Workers transport an animal from the Columbus Zoo in Columbus, Ohio on Friday, May 4, 2012 as Marian Thompson, center, touches the cage, to bring it back to Zanesville, Ohio. Thompson is the widow of Terry Thompson, who released 56 animals, including black bears, mountain lions and Bengal tigers, from his eastern Ohio farm Oct. 18 before he committed suicide. Five of the surviving animals, two leopards, two primates and a bear have been held at the Columbus zoo since October, when state officials had ordered that the animals be quarantined on suspicion of infectious diseases. That order was lifted on Monday by Ohio's agriculture director. (AP Photo/The Columbus Dispatch, Tom Dodge)
COLUMBUS, Ohio (AP) — Five exotic animals are back on the eastern Ohio farm where they lived months ago before their owner abandoned them and released dozens of other wild animals into the rural community, then killed himself.
The widow of Terry Thompson picked up two leopards, two primates and a bear from the Columbus zoo on Friday and returned them to their former home in Zanesville where 50 animals — including black bears, mountain lions and Bengal tigers — were released Oct. 18.
Authorities killed 48 of the animals, fearing for the public's safety. Two others were presumed eaten by other animals. The surviving animals were found in cages and placed under quarantine at the zoo. Ohio's agriculture director lifted the quarantine order Monday, after test results showed all five animals were free of dangerously contagious or infectious diseases.
Thompson's suicide, the animals' release, and their killings led lawmakers to re-examine Ohio's restrictions on exotic pets, which are considered some of the nation's weakest.
Now that Marian Thompson has retrieved the animals, nothing in Ohio law allows state officials to check on their welfare or require improvements to conditions in which they are kept. The state's agriculture department says it will be up to local authorities to be alert to their caretaking.
"Ohio has done everything in its power to keep local officials informed throughout this process to ensure they had as much information as possible in advance of this threat returning to their backyard," said David Daniels, the state's agriculture director.
Ohio lawmakers are considering legislation that would ban new ownership of dangerous animals — but grandfather in owners such as Thompson. The bill is on track to pass the Legislature this month.
Should it become law, Thompson would have to register the animals with the state, obtain liability insurance and pay permit fees of at least $1,000 by 2014. She also would have to pass a background check, microchip the animals and meet strict new caretaking standards, including fencing requirements.
For now, Muskingum County Sheriff Matt Lutz said there is not much local authorities can do as long as the animals are being cared for properly. "At the first complaint we have, we'll follow up," he said.
Ron Welch, the county's assistant prosecuting attorney, said his office made several attempts to persuade Thompson's attorney to allow an inspector, the sheriff and a humane officer to see the cages at the property before the animals returned. They were denied.
"We were very disappointed with that because we felt that we just wanted at that point to provide some sense of security to our citizens and our community that this was in fact a safe place for these animals to be kept," Welch said.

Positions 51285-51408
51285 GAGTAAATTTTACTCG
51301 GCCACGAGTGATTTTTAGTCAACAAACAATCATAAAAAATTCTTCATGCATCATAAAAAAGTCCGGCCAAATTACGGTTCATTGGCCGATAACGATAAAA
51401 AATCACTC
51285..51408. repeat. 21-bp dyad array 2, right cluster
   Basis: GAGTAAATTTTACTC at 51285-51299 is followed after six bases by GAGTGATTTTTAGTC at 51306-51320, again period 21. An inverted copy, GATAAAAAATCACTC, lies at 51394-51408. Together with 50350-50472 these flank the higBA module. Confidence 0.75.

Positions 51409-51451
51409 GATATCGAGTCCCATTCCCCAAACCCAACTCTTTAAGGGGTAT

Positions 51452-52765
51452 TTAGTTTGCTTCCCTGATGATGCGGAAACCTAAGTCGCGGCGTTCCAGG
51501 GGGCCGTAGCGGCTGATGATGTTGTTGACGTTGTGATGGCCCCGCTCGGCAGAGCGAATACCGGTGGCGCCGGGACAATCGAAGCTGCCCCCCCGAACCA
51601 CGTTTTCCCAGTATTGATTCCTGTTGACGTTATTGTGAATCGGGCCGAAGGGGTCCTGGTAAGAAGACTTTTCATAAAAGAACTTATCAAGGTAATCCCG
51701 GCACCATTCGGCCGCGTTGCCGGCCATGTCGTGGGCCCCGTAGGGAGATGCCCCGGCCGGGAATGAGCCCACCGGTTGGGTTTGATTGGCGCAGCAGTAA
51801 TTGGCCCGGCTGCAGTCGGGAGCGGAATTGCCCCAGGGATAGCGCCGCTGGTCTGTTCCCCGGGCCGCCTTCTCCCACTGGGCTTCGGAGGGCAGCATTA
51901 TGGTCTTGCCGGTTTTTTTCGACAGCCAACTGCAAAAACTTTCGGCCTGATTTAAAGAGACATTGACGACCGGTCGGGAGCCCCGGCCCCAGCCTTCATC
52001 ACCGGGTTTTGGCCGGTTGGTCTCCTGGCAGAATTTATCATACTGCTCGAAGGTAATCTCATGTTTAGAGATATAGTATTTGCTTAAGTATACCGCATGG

Thompson arrived at a loading area at the zoo mid-morning Friday, driving a pickup truck pulling a silver horse trailer. The two leopards growled as they were loaded into crates in the trailer. A forklift loaded a steel cage carrying the bear. Thompson put her hand on the metal cage, as if to comfort the animal. In smaller carriers, the monkeys were placed inside the backseat of the truck cab.
Zoo staffers, including veterinarians and keepers, helped with the transfer. Two U.S. Department of Agriculture inspectors were also on hand. Thompson ignored shouted questions from nearby news reporters.
Thompson previously tried to get the animals back from the zoo, but the quarantine prevented her from taking them.
Her home in Zanesville sits about a quarter-mile from a rural road, surrounded by fields and pastures where horses graze. A "Welcome Back!" balloon was tied to the mailbox, as her truck carrying the animals made its way down the property's long lane.
News media could see the bear being unloaded into a cage, of what appeared to be thick iron bars, in the yard. Some of her neighbors were concerned about the animals' return.
Sam Kopchak, 65, said if the animals were healthy, then his neighbor should get them back.
"I just wish she would take them somewhere else," said Kopchak, a retired teacher whose property shares a border with Thompson's.
Thompson's lawyer has told the state's agriculture department that his client has adequate cages for the surviving animals. Multiple messages left for Robert McClelland were not returned.
Tom Stalf, the Columbus zoo's chief operating officer, was at Thompson's the day of the Zanesville release. He said the primates taken in the zoo had been held in separate, small bird cages, and the brown bear was kept in a cage that wasn't fit for its size.
"There was feces on the floor, in the cages," Stalf said. "You could not get a fresh breath."
Cyndi Huntsman, a friend of Thompson's, has told The Associated Press that Thompson had cleaned the cages.
Of the animals that Terry Thompson released, three leopards, two Celebes macaques and a bear survived and were taken to the zoo. One spotted leopard had to be euthanized at the zoo in January. The macaques are small primates.
The zoo said it raised more than $44,000 in online donations to help cover the costs of at least $120,000 to care for the animals.
Associated Press photographer Mark Duncan contributed to this report from Zanesville, Ohio.